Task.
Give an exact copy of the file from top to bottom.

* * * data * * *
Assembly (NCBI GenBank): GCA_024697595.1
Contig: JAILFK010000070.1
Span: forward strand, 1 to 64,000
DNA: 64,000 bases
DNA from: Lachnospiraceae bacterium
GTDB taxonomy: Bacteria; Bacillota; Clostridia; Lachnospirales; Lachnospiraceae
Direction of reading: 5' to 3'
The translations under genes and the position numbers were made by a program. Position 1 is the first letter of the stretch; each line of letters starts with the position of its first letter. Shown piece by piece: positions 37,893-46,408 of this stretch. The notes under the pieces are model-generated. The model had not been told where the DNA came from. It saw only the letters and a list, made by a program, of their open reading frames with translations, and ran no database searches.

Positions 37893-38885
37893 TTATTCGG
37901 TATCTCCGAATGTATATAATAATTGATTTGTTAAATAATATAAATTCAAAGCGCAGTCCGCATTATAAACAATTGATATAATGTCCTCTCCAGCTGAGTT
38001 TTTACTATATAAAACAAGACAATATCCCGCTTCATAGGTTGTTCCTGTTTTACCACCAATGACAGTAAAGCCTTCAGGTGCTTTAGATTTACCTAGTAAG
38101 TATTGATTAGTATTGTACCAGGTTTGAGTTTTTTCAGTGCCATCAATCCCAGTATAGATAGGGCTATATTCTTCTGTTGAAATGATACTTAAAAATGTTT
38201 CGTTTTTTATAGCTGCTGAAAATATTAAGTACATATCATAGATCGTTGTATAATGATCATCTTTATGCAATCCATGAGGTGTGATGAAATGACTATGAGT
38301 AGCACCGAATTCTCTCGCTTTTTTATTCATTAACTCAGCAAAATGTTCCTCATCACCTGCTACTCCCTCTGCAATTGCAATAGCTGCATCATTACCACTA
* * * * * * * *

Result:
Assembly (NCBI GenBank): GCA_024697595.1
Contig: JAILFK010000070.1
Span: forward strand, 1 to 64,000
DNA: 64,000 bases
DNA from: Lachnospiraceae bacterium
GTDB taxonomy: Bacteria; Bacillota; Clostridia; Lachnospirales; Lachnospiraceae
Direction of reading: 5' to 3'
The translations under genes and the position numbers were made by a program. Position 1 is the first letter of the stretch; each line of letters starts with the position of its first letter. Shown piece by piece: positions 37,893-46,408 of this stretch. The notes under the pieces are model-generated. The model had not been told where the DNA came from. It saw only the letters and a list, made by a program, of their open reading frames with translations, and ran no database searches.

Positions 37893-38885
37893 TTATTCGG
37901 TATCTCCGAATGTATATAATAATTGATTTGTTAAATAATATAAATTCAAAGCGCAGTCCGCATTATAAACAATTGATATAATGTCCTCTCCAGCTGAGTT
38001 TTTACTATATAAAACAAGACAATATCCCGCTTCATAGGTTGTTCCTGTTTTACCACCAATGACAGTAAAGCCTTCAGGTGCTTTAGATTTACCTAGTAAG
38101 TATTGATTAGTATTGTACCAGGTTTGAGTTTTTTCAGTGCCATCAATCCCAGTATAGATAGGGCTATATTCTTCTGTTGAAATGATACTTAAAAATGTTT
38201 CGTTTTTTATAGCTGCTGAAAATATTAAGTACATATCATAGATCGTTGTATAATGATCATCTTTATGCAATCCATGAGGTGTGATGAAATGACTATGAGT
38301 AGCACCGAATTCTCTCGCTTTTTTATTCATTAACTCAGCAAAATGTTCCTCATCACCTGCTACTCCCTCTGCAATTGCAATAGCTGCATCATTACCACTA